image credit: (Garrison, Anderson, & Archer, 1999)
“An educational community of inquiry is a group of individuals who collaboratively engage in purposeful critical discourse and reflection to construct personal meaning and confirm mutual understanding.” (“CoI Framework | CoI,” n.d.)
A Community of Inquiry’s (CoI) success is achieved through the careful combination and cultivation of three key elements: Cognitive, Social, and Teaching presence (Garrison, Anderson, & Archer, 1999). The combination of these unique states provides a fertile environment for cognitive growth and development by bringing the learner and facilitator together in a mutually creative space. Anderson, Archer and Garrison state that the most fundamental element of these three states is that of cognitive presence as they feel that only through sustained communication can learners construct personal meaning.
The Cognitive Presence section of my facilitation strategy is designed to encourage the learner and facilitator to grow the general knowledge base by encouraging open conversations, directly apply learning through experiential learning activities, and facilitate reflection and review to deepen learning and understanding.
I include the promotion of ongoing conversational style of questioning to encourage participation and expression while challenging societal norms associated with formal learning. This places all actors on the same social level and eliminates any perceived distance between the facilitator and learner through the use of bidirectional communication and open discourse between them (Ertmer & Newby, 2013).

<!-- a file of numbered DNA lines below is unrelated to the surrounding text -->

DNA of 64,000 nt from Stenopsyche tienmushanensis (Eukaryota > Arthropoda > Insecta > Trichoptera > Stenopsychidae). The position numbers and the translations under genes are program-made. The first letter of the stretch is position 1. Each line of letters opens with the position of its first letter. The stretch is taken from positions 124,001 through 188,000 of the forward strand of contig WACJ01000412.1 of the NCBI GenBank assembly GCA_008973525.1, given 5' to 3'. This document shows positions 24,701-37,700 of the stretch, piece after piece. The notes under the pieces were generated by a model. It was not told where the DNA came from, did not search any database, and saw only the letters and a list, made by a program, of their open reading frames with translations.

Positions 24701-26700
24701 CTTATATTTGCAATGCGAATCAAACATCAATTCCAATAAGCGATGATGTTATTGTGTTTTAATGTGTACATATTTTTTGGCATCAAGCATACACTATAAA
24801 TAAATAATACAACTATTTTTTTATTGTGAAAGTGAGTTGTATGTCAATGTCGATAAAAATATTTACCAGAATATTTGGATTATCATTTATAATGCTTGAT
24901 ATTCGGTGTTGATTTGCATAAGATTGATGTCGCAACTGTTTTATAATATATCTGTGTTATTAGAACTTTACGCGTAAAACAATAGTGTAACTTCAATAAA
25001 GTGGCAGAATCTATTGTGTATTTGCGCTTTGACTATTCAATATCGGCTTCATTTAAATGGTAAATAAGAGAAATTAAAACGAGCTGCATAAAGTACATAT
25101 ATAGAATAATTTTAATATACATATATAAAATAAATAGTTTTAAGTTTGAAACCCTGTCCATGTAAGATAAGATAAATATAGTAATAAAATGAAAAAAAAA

Collaborative experiential learning activities delivered in an à la carte style gives the learners personal agency over their education while providing an opportunity to demonstrate learning. Reflection and review is promoted through learner generated personal learning summaries, town hall style forums and a feedback / feed forward mechanism. This mechanism also supports the development of Social Presence.
Social presence strategies include the sharing of previous learning and professional experiences within the subject matter context. Once again communication plays a significant role in the development of this state.
With virtual interactions lacking the human elements that are subconsciously perceived during face to face interactions; it is vital that the actors all project themselves as real and authentic. This authenticity can be achieved through demonstrations of humility and fallibility which places everyone in a relatable position within the group.
The Teaching Presence state is where the ground work is laid to ensure the relevancy and quality of the curriculum is established. Including initial input from the Professional Association Committee (PAC) will ensure the subject matter is valid and current. While the material curriculum will be hosted on an open learning management system that supports a flipped classroom style of delivery. This style of delivery will provide learners the opportunity to explore subject matter topics in advance of learning sessions and to begin to structure the learning in ways that is relatable to their context.
This CoI strategy is developed with the intention that students in my classes will have the best opportunity for personal growth and development. Achieving a personal level of subject matter mastery to promote the furthering of their chosen career path.
CoI Framework | CoI. (n.d.). Retrieved September 4, 2020, from https://coi.athabascau.ca/coi-model/
Ertmer, P. A., & Newby, T. J. (2013). Behaviorism, Cognitivism, Constructivism: Comparing Critical Features From an Instructional Design Perspective. Performance Improvement Quarterly, 26(2), 43–71. https://doi.org/10.1002/piq.21143
Garrison, D. R., Anderson, T., & Archer, W. (1999). Critical Inquiry in a Text-Based Environment: Computer Conferencing in Higher Education. The Internet and Higher Education, 2(2–3), 87–105. https://doi.org/10.1016/S1096-7516(00)00016-6